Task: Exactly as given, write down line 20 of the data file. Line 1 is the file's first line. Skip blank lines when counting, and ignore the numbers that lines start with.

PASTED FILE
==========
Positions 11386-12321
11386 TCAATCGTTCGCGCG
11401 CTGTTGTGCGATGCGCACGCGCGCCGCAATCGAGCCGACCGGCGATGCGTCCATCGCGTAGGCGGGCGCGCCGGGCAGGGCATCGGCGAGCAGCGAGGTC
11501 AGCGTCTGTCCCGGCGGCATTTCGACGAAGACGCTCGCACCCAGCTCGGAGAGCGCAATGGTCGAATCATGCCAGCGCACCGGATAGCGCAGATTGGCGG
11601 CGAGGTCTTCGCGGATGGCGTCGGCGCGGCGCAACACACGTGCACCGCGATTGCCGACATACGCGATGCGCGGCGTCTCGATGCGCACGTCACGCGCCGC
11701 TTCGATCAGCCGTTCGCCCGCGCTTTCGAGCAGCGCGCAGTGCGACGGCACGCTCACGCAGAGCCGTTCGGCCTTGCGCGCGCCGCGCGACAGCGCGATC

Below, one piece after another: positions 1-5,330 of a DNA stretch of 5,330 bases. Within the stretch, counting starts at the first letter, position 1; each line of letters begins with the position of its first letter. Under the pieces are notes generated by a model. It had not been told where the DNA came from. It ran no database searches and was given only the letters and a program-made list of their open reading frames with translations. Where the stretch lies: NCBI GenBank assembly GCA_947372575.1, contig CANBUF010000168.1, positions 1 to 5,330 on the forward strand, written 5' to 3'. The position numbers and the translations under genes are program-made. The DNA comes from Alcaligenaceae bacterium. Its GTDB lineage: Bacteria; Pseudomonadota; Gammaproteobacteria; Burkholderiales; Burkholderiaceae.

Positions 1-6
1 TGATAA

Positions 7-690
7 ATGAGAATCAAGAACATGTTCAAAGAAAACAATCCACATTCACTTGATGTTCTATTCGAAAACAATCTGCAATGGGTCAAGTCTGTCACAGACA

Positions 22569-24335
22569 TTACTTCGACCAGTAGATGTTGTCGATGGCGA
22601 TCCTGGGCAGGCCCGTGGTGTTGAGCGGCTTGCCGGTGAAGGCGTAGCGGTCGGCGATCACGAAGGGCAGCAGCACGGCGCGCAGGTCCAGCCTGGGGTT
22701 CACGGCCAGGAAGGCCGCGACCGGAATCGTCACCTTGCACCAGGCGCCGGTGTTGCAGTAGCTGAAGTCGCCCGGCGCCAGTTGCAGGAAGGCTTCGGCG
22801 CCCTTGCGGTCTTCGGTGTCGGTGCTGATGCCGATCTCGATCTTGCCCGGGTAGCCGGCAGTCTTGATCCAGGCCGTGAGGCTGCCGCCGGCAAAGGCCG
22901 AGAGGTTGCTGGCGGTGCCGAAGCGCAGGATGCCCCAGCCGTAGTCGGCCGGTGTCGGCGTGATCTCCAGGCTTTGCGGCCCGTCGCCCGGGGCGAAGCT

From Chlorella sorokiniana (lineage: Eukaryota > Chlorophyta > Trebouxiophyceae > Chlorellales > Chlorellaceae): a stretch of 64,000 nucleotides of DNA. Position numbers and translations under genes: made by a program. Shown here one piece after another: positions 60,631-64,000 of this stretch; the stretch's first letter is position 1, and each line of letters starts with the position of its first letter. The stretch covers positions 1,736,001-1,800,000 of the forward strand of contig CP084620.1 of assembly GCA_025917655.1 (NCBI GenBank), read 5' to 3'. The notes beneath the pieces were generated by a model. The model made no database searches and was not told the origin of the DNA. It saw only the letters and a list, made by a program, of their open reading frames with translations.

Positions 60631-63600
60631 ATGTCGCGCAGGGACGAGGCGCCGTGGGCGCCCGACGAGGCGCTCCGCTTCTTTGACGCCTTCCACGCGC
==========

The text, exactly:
60631 ATGTCGCGCAGGGACGAGGCGCCGTGGGCGCCCGACGAGGCGCTCCGCTTCTTTGACGCCTTCCACGCGC